When companies and/or managers don’t respond to a sales guy who is also a customer, it is a missed opportunity. It also has cost a few companies my business.  And, most importantly, a sign that our country has (temporarily?) lost its soul.

This didn’t happen overnight.  It started in the 80s, when offshoring and layoffs and union-busting and tax breaks that fueled income disparity began. Then post 9/11, when companies became incredibly automated and efficient with fewer workers, it continued.  We are all disposable in 2010s USA.  So of course a VP won’t care that I am a customer of their company, when they don’t know if they will have a job next month due to profit-fueled layoffs and when the bloated company alread has 10s of millions of customersf.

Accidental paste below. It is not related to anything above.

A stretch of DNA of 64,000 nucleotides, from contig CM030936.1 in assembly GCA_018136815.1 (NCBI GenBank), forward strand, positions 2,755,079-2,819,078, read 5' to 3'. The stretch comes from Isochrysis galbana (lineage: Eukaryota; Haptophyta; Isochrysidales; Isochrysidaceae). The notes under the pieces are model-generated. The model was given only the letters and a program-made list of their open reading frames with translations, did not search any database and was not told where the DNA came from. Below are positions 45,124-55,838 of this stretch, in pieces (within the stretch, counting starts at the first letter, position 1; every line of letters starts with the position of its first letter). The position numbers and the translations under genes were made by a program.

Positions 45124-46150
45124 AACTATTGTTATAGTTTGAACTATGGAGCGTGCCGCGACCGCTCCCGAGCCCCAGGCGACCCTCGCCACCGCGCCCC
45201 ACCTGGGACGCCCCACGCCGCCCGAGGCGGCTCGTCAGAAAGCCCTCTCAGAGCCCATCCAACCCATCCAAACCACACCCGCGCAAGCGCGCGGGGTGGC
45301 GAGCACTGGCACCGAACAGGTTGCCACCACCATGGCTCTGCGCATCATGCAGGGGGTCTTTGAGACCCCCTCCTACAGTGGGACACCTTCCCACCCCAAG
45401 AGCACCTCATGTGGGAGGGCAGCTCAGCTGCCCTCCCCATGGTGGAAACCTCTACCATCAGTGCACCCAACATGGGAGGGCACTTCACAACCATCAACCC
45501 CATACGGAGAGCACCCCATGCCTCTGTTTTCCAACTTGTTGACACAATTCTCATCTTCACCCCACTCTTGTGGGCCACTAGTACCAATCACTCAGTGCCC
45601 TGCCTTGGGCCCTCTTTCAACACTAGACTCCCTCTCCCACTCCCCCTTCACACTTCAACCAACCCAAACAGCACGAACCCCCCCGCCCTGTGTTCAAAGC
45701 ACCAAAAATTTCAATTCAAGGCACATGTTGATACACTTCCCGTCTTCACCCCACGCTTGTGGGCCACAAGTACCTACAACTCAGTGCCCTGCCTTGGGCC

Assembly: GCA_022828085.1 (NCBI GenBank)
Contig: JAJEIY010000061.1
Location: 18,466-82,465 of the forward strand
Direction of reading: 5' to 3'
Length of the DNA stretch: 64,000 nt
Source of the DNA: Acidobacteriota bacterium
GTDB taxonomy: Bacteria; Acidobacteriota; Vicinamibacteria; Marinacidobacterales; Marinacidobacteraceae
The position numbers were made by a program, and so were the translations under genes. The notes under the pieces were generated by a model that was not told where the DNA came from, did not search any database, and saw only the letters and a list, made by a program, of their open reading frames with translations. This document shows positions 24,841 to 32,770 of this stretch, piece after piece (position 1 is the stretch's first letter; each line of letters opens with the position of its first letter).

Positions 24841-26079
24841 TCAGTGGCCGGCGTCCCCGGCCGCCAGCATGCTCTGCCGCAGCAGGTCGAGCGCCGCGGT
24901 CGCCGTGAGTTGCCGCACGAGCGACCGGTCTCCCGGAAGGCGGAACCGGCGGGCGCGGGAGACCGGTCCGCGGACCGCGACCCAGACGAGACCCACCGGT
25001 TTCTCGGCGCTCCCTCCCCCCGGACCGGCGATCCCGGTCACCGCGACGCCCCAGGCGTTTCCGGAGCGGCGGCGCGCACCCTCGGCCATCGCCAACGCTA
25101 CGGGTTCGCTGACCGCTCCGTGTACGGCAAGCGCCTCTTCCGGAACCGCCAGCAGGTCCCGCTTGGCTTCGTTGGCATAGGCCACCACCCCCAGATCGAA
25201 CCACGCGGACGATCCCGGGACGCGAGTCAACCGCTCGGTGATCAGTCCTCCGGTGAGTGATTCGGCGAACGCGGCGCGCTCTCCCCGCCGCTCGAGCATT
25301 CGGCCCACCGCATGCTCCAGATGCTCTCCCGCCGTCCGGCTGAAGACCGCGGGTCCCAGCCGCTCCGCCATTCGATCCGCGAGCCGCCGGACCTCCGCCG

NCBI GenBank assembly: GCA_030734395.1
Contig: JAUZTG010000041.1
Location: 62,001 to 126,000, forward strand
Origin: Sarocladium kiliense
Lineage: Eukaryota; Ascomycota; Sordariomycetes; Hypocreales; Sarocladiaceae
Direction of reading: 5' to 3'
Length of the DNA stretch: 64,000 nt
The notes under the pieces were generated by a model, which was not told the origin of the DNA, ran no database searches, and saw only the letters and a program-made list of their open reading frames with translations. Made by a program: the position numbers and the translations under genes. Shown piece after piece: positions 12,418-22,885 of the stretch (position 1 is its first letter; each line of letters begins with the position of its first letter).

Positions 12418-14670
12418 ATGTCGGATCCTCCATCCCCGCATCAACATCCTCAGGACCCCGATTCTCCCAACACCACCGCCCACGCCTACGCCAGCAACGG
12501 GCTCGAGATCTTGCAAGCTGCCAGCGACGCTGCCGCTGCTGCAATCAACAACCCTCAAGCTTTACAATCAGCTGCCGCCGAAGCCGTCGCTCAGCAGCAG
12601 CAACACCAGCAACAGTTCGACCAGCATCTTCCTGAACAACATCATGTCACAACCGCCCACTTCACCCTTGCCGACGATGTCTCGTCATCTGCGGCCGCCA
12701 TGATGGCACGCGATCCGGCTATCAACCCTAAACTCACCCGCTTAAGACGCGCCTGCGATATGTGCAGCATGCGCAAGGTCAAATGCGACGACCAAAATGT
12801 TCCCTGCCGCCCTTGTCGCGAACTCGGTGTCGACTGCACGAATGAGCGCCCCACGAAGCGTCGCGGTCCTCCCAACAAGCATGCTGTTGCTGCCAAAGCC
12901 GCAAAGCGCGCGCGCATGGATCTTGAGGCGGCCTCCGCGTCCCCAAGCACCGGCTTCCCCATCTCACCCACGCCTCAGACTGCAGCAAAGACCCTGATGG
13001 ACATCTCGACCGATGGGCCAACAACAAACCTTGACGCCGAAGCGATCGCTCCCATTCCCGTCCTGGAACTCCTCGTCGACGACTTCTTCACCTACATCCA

A sign of the times in USA is that it doesn’t make a difference if I mention that I am a customer when I am sales calling

Boeing and WTO calling kettle black: Funny how we claim Airbus gets government subsidies, yet Boeing gets lots of subsidies through tax credits

I used to admire Boeing, but the past few years they’ve come to be just another cog in the Evil Empire that is post-Reagan Corporate America.  They force down wages and benefits by having workers in different states compete for jobs, pay their CEOs 10s of millions and not only pay very little taxes they are actually paid by our government in the form of tax credits.  So it strikes me as odd that the WTO would claim Airbus gets unfair advantages because of their government subsidies — Boeing gets all kinds of subsidies, just through different terminology.  I used to think propaganda didn’t exist in the US – how ignorant I was 🙂

Boeing and WTO calling kettle black: Funny how we claim Airbus gets government subsidies, yet Boeing gets lots of subsidies through tax credits

I absolutely love  when people who used to work for me stay in touch!!